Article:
COMMENT: Turkish rates – what goes down will come up!

COMMENT: Turkish rates – what goes down will come up!
Central Bank of Turkey governor Erdem Basci speaks at the World Economic Forum.
By Emre Deliveli in Istanbul April 4, 2016

The billion-dollar question of whether the Central Bank of Turkey (CBT) will lower policy interest rate(s) at its next Monetary Policy Committee (MPC) meeting on April 20 seems to have been resolved – at least for now.

According to official figures released on April 4, consumer prices actually fell 0.04% in March, less than the 0.6% rise expected by analysts. As a result, annual inflation sank from 8.8% to 7.5%. In their research notes on the inflation statistics, many economists highlighted that they expect a cut in the central bank’s overnight lending rate, which serves as a ceiling on its funding rate.

In fact, the details underneath the headline figure are not that rosy. For one thing, the sharp fall in annual inflation during the last two months has mainly been on the back of volatile food prices, which decreased 1.5% monthly in March. Annual food inflation, at 4.6%, is much lower than its long-run average of 8-9% and is, therefore, not sustainable. In fact, core inflation, which excludes volatile energy and food prices, has barely moved.

With the CBT having emphasized, time and time again, the importance of core over headline inflation in the direction of monetary policy, one should then expect them to stay on hold on April 20. After all, the central bank has missed its inflation targets by a wide margin for the last five years – and hit them only twice during the last decade.

However, the central bank is likely to use the fall in headline inflation as an excuse to cut policy rates because of the most important element of its rate-setting process: what President Recep Tayyip Erdogan and his economic advisers want to see. They regard lower interest rates as vital for political reasons, and have been pressuring the CBT to cut. Erdogan went as far as to call the central bank governor Erdem Basci “a traitor” early last year for not having reduced interest rates by enough in his estimation.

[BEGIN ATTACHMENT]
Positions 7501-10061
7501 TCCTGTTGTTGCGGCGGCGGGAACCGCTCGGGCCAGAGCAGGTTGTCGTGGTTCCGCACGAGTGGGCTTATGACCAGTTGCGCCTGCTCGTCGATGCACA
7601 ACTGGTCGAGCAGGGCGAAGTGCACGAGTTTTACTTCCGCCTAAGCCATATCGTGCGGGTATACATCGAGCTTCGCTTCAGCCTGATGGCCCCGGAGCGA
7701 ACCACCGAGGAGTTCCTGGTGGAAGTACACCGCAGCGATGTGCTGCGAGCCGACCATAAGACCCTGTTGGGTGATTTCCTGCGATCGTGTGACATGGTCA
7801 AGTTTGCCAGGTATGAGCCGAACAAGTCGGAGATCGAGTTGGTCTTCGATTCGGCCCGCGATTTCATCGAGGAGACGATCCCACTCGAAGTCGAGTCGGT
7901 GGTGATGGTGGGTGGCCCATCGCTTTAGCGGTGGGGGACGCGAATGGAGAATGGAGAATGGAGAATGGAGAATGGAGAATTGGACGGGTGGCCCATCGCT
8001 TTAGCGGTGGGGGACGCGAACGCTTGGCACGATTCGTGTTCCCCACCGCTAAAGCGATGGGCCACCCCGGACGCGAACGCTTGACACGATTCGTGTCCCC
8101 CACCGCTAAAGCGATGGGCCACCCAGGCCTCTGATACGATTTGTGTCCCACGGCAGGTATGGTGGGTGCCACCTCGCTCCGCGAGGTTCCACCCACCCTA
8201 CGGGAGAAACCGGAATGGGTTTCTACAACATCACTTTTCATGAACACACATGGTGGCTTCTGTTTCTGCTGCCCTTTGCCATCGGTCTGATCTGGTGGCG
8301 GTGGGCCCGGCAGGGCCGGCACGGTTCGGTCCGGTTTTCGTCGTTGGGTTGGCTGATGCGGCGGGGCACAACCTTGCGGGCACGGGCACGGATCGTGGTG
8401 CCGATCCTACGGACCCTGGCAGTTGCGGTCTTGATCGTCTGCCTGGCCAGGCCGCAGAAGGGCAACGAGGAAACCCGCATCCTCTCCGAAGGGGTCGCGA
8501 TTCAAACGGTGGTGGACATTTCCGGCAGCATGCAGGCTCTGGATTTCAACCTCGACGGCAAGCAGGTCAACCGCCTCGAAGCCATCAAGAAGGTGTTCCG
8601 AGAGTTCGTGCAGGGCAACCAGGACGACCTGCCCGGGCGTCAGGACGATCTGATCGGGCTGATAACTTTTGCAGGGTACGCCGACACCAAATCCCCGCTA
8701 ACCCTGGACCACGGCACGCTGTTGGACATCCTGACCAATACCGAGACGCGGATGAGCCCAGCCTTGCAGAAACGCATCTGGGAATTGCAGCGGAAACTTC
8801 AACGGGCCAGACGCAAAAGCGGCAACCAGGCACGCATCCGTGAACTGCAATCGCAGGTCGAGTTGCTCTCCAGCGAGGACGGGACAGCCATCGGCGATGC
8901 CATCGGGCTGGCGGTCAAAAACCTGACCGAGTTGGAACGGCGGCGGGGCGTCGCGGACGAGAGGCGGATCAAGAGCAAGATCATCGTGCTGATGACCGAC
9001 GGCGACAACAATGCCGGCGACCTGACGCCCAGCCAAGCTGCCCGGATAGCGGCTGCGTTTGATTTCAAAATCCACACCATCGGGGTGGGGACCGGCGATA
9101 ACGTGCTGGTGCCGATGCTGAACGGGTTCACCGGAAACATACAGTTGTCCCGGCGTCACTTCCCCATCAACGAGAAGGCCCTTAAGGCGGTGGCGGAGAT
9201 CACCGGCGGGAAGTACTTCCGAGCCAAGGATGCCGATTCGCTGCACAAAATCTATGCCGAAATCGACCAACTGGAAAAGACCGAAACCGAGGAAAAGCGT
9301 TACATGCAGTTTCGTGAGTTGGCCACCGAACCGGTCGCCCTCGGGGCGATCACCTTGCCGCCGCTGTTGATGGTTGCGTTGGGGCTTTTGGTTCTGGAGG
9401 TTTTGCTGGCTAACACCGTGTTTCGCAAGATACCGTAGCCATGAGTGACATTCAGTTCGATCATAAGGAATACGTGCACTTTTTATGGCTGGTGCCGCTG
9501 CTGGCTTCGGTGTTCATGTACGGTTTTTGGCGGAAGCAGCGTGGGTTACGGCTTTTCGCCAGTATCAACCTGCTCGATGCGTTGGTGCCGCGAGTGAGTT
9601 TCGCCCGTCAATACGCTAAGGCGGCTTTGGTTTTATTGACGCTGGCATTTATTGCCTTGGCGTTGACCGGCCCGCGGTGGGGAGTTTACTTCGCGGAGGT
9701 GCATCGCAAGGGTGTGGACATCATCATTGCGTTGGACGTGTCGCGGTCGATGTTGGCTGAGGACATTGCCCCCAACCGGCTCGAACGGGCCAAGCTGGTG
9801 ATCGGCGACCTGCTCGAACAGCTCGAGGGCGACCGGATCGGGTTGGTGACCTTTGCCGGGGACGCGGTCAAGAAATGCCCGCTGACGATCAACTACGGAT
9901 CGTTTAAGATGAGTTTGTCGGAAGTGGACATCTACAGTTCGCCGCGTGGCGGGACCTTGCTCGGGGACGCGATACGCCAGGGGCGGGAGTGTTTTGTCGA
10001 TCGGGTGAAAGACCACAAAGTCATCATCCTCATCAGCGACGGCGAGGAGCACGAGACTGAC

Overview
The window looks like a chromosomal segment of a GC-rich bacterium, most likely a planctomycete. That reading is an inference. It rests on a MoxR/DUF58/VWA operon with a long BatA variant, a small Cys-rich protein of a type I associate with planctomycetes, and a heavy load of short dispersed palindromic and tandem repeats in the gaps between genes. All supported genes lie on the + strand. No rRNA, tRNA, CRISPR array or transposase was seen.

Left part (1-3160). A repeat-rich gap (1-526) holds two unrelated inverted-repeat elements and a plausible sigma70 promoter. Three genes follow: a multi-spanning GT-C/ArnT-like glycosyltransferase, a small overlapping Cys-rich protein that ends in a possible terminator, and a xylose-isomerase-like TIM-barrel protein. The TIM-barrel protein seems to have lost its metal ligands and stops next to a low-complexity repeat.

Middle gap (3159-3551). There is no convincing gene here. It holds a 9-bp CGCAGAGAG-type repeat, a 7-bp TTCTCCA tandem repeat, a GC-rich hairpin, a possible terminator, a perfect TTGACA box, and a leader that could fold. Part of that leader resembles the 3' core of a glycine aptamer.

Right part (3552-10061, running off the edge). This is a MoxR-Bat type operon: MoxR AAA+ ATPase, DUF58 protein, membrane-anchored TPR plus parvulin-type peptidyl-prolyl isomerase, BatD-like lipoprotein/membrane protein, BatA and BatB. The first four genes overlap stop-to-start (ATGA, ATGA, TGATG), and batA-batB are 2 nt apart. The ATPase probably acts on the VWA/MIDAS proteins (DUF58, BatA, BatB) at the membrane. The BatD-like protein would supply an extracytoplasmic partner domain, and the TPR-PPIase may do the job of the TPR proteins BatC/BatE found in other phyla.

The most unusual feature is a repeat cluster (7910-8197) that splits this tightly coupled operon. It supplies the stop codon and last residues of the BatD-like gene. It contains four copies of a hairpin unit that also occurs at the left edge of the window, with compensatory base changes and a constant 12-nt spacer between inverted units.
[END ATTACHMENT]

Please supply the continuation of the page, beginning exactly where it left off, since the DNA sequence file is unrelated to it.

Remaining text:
Basci would have probably gone for a cut to avoid the president’s wrath, if for nothing else, but he probably will not be around to do so. His term ends on April 19, just a day before the MPC meeting. While it is widely expected that he will not be reappointed, I would not completely rule out a second Basci term, especially since Erdogan has not been particularly vocal against him and the central bank for a while.

Even so, finance professionals and the financial press have been speculating on who the next governor will be. A Barclays executive’s name has been linked to Prime Minister Ahmet Davutoglu’s top choice, as well as two current MPC members and the chief economist of a major Turkish bank who is well-known for his pro-government commentary.

Due to the complex and technical nature of monetary policy, central bank governors are usually well-respected Ph.D.-toting economists, who also happen to be familiar with financial markets. None of the names mentioned so far fits this description completely. However, any of them, or anyone else put forward by Prime Minister Davutoglu, would still be market-positive, as they would be preferred to Erdogan’s choice.